Thursday, December 20, 2001
Jim Harrison is one of America''s great food writers. He has also written the screenplays for two Hollywood movies-one starring Jack Nicholson and the other starring Brad Pitt-and also 14 books of poetry, three novellas and six novels, much of this work to huge critical acclaim.
So one might imagine that Jim Harrison would be a household name -even without the food writing. Granted, both of the movies had problems- the Mike Nichols-directed Wolf, in which Nicholson gives one of the best performances of his late career as a modern-day wolfman, was too weirdly psychological for most audiences; and while Legends of the Fall delivered brilliantly photographed pastoral scenes, it also featured Pitt cutting out the hearts from vanquished enemies-again, too much for many viewers.
And nobody reads poetry or fiction.
As a result, Harrison''s food writing has consistently won him his biggest audience-first as a columnist for Esquire during the 1990s, where his work appeared along with some of the best journalism of the time, and more recently in Men''s Journal, where, the last time I checked, his column is the only thing worth reading.
It is a stretch to call what Harrison does "food writing." Truer to call it literature, or to count it with the well-told true stories you occasionally hear in real life (more likely in a bar than at a party). All of Harrison''s work is shot through with raw humanity and reality, and this collection features detailed, funny and profound essays, none of which is really "about" food, but all of which contain scenes that involve eating it (at home in the company of friends, or alone in the middle of the night; or in restaurants from Michigan to Paris) or about preparing it (simply, for a solo lunch, or elegantly, for friends and family) or about buying it (at a butcher shop on the Upper Peninsula, or in a New York deli) or about hunting for it (mostly in the woods of the northern Midwest) and fishing for it (in mountain streams or in tropical oceans).
The Raw and the Cooked thus touches on the vastness of the subject of food in a way few books have. Reading it, one is connected, mouth and belly, to a whole world.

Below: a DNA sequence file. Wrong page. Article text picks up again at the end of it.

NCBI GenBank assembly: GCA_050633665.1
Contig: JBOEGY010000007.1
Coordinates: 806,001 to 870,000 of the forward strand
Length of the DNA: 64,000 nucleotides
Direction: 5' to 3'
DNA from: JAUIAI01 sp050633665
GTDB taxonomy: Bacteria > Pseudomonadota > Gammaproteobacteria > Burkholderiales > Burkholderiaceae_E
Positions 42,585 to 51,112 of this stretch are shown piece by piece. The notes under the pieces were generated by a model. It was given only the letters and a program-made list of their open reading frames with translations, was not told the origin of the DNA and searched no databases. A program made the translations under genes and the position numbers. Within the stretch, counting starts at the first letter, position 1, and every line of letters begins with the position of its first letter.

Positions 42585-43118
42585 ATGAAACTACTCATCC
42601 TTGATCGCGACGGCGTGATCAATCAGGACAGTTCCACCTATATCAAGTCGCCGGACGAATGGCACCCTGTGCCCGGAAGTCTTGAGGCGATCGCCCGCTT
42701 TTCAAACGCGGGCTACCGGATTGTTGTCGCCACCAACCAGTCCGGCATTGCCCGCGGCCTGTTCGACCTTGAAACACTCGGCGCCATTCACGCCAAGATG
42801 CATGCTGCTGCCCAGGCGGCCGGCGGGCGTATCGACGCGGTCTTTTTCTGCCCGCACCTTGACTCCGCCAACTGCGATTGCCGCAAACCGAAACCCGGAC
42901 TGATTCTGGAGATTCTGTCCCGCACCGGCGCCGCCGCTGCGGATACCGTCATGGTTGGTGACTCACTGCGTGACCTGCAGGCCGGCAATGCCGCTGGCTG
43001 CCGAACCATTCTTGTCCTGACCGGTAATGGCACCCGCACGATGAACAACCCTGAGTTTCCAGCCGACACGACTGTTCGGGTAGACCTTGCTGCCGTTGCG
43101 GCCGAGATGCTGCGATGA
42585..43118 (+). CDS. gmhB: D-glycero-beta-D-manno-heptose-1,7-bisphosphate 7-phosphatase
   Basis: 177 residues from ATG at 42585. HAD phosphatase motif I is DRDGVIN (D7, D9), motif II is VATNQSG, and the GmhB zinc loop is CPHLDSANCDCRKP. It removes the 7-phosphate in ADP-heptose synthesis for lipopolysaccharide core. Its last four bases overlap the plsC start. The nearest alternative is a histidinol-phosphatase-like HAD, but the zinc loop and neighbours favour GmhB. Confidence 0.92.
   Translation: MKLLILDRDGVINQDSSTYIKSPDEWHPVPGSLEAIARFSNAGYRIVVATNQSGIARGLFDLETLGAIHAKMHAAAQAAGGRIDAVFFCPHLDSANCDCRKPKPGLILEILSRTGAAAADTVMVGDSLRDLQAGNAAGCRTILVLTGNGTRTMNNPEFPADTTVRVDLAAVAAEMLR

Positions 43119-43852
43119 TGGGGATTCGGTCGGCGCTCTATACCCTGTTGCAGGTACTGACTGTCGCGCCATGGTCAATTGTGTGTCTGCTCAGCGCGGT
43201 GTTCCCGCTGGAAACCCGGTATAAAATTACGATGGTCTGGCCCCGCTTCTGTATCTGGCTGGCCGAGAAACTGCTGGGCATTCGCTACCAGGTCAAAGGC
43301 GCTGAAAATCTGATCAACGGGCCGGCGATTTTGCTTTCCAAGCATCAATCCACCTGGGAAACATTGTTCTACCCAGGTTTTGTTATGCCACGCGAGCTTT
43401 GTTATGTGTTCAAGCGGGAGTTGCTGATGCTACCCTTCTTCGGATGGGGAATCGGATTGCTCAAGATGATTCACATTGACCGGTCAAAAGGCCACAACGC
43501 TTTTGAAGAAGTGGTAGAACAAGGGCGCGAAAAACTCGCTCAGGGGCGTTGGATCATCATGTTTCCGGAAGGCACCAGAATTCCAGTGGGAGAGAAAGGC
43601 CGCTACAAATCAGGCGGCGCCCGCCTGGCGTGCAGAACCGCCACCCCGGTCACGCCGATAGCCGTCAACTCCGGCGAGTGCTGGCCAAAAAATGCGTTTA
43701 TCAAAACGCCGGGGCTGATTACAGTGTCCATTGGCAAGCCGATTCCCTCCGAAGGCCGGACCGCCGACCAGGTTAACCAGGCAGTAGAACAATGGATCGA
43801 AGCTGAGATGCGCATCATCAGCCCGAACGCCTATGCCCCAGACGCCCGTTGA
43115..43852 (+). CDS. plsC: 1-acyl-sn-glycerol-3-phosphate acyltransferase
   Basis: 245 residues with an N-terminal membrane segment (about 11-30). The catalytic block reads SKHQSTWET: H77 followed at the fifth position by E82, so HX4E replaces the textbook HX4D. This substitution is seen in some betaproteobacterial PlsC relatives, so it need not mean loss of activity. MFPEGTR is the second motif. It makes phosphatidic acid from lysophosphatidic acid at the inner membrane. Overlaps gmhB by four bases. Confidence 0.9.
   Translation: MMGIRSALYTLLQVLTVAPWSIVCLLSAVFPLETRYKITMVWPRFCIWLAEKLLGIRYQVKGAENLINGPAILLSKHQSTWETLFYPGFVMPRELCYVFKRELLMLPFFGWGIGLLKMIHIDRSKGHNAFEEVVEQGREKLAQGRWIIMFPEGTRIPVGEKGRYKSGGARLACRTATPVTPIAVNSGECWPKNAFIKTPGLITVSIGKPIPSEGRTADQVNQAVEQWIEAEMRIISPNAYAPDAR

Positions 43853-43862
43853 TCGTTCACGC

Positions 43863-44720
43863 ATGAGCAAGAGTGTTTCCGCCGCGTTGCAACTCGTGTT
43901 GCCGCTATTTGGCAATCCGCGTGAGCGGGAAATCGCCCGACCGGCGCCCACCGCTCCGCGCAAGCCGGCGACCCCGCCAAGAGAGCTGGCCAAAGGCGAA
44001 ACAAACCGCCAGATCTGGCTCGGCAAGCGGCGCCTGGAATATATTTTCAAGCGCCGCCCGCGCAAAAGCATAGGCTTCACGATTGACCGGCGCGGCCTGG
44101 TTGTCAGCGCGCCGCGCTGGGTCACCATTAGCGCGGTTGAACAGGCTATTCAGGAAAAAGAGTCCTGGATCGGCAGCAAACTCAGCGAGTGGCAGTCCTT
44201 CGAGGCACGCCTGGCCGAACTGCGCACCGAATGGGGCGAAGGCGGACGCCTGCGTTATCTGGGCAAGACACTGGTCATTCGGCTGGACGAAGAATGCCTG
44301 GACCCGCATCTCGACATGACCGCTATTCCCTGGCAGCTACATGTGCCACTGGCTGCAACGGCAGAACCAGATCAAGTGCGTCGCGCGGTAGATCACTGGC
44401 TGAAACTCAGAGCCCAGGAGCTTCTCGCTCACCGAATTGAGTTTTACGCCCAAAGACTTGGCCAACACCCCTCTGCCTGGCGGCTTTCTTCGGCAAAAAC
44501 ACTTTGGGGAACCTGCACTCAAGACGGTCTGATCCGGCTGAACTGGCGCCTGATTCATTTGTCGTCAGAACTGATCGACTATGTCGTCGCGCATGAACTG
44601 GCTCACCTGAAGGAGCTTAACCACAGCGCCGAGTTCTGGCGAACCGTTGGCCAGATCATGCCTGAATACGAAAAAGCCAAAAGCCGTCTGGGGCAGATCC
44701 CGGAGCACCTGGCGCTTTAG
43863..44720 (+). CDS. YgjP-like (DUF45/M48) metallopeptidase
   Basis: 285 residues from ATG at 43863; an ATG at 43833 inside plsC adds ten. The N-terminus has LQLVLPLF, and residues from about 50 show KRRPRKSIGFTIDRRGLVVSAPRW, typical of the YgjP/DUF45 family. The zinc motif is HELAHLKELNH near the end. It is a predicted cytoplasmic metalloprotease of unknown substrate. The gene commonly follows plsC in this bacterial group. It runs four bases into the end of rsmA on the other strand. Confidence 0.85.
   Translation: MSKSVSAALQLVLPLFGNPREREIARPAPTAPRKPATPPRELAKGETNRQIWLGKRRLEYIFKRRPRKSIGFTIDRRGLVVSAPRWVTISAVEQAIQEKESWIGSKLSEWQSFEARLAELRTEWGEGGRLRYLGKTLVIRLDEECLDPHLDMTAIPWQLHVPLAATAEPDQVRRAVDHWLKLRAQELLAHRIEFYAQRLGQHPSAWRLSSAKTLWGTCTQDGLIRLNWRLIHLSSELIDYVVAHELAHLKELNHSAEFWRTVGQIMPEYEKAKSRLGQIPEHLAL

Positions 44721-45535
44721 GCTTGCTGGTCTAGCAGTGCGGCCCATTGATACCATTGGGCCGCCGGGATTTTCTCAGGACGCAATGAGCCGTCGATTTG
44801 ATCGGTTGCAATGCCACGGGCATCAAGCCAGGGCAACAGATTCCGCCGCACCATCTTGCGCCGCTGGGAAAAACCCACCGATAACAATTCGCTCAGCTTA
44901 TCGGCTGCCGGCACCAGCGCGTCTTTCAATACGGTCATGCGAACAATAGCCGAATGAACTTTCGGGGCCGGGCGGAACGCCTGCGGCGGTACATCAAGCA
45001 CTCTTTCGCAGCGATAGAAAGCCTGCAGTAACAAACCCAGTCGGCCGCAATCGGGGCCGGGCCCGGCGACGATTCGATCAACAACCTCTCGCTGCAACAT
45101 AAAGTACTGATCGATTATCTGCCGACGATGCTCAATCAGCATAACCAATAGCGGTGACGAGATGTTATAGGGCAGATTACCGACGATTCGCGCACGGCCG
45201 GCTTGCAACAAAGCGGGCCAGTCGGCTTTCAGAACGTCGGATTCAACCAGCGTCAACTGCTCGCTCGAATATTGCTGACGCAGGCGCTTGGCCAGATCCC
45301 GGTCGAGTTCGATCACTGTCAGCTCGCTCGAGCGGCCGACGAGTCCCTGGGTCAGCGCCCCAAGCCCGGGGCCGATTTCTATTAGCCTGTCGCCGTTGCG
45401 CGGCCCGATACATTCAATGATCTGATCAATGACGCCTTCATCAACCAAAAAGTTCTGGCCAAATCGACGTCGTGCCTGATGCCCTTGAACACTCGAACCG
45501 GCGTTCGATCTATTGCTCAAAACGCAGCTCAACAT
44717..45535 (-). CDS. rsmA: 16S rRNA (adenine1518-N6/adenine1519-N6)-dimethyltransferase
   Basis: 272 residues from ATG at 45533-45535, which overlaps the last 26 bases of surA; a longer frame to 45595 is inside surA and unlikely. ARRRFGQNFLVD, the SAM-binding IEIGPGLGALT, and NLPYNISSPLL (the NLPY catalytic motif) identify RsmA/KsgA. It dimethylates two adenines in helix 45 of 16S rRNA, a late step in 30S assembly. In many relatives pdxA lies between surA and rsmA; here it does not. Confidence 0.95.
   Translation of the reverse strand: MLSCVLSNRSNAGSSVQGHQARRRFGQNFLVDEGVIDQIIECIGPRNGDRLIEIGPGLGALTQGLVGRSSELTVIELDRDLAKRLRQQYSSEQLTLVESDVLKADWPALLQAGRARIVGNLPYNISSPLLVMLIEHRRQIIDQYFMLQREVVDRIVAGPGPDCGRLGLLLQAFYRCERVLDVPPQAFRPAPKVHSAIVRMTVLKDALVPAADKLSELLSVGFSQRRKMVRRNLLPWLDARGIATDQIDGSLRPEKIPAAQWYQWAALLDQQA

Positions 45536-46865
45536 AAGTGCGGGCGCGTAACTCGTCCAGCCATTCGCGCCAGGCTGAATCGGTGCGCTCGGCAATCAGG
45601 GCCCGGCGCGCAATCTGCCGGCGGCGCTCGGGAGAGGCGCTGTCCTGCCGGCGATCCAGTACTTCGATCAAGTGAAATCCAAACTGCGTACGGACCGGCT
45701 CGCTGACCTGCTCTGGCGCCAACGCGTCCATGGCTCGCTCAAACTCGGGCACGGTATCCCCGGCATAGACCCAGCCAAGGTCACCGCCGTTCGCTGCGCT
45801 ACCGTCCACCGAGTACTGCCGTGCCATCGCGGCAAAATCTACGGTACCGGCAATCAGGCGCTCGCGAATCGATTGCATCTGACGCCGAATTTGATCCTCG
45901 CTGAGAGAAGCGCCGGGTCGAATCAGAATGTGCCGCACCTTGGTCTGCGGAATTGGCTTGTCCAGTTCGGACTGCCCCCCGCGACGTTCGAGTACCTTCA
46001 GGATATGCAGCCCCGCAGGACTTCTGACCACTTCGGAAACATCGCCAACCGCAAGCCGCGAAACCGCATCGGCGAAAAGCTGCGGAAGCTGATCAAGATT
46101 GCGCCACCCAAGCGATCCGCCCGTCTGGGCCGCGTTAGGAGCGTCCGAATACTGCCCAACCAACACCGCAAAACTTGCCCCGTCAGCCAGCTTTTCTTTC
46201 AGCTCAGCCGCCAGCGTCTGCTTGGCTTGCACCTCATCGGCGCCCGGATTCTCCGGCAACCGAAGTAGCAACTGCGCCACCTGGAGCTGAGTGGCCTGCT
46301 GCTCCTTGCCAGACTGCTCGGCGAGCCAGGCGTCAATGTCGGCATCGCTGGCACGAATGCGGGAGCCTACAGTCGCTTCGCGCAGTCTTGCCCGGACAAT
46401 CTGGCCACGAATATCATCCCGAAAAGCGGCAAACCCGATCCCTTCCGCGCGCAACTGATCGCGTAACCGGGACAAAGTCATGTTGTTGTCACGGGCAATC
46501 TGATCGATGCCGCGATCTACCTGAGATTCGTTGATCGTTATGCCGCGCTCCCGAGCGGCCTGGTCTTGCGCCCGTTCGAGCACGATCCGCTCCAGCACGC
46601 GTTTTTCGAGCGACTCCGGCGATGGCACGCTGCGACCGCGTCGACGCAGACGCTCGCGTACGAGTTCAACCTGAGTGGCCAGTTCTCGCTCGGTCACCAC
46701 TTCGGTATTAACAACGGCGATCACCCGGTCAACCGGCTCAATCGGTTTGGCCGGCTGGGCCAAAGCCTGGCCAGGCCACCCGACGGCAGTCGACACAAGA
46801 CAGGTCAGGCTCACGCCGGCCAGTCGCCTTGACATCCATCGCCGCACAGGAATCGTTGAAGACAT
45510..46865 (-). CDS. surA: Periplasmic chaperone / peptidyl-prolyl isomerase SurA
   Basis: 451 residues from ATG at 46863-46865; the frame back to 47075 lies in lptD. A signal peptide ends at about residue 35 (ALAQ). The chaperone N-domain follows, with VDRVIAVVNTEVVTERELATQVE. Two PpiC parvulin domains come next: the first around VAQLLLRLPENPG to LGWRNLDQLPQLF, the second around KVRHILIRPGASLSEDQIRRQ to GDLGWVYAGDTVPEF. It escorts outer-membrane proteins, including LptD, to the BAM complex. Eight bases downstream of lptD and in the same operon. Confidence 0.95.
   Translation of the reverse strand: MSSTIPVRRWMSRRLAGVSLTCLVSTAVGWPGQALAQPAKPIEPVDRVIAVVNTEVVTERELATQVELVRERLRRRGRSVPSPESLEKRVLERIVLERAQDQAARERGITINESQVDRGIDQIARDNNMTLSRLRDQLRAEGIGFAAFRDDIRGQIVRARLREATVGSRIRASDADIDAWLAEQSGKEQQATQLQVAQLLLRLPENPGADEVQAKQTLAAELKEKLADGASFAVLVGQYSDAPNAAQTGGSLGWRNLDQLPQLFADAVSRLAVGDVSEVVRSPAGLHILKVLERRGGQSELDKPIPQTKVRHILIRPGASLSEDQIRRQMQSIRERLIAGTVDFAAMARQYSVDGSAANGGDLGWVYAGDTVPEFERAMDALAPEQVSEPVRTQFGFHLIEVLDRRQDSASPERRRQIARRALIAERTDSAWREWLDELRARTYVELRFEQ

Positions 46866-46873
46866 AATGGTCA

Harrison accomplishes this feat first of all by living an interesting life. Before he became a respected artist and began restaurant-hopping with Nicholson, Orson Welles, etc., Harrison lived the life of a 1960s "bohemian" (his word): traveling, getting high, soaking up food, wine and culture, and writing seriously. A self-described "sixth-generation farmer," he came from the once-typical American rural life that people of a certain age can still barely remember, when food came from gardens and freezers, from fields and rivers.
All of this-memories of suppers around the family table and of midnight gourmet feasts-gives Harrison a rare respect for food, as well as a ton of good anecdotes, which he relates liberally.
But it is the writing itself that makes The Raw and the Cooked one of the great food books of all time. (Harrison would roll his one good eye.) For the reader who loves good prose more than good food, the book is rewarding enough. The stories alone are compelling. (It''s hard to go wrong when you''ve got a tale that begins with Orson Welles calling at dawn to invite you to a dinner he has "designed" at a chi-chi Manhattan eatery, and ends with the author pulling the auteur, stuffed and in his cups, out of a limousine. And there are a dozen like that.)
But even better than the stories is the language, and even better than the language are the remarkable ideas, every one pushed to delightful extremes, and even better than that, for food lovers, are the recipes, the tastiest descriptions of restaurant meals, Harrison''s passionate love for the subject glistening like a fresh oyster.
In one hilarious essay, "What Have They Done With the Thighs," Harrison laments the proliferation of disembodied chicken breasts on the nation''s tables. The essay revolves around a factoid that Harrison finds disturbing, which he reports with typical verve:
A casual inquiry to my brother, who has contacts with Tyson, revealed (hold on to your ass!) that they shipped 50,000 metric tons of thighs and legs to Russia in 1990! I fear I do not comprehend the mind that remains unstunned by this figure. It fatigues the brain, and deep in the forest on my daily hike I leaned against a lightning-blasted beech tree and imagined a thousand of these tons frozen into the shape of a prone King Kong in the hold of a giant freighter. I had gotten rid of one but had forty-nine to go. So many thighs, so many freighters.
Theessay contains brief descriptions of a dozen preparations of chicken, duck, turkey and rabbit thighs, gleaned from childhood, from Harrison''s favorite cookbooks, from a million meals around the world, all told with wit and a sense of regret.
Only four pages long, the essay is expansive, and he ends the piece with an uncanny mix of surreal humor and moral outrage.
"...maybe the Russians need the thighs more than we do. Once they''re dead they may as well be eaten, and for reasons involving the lack of soul we''re not doing the job. I just worry that the Russians don''t have the proper condiments-the fresh garlic and herbs, peppers, hot sauces, BBQ sauces, the wild mushrooms, leeks, and cream.
Hereand throughout this collection food is the topic, but the subject is something deeper and more profound. Elsewhere he states the question that drives his work and his pursuit of life''s pleasures: "I wonder how we may shape ourselves, mind and body, to fully inhabit this earth," he writes. With The Raw and the Cooked, Harrison demonstrates one man''s efforts to face up to that task.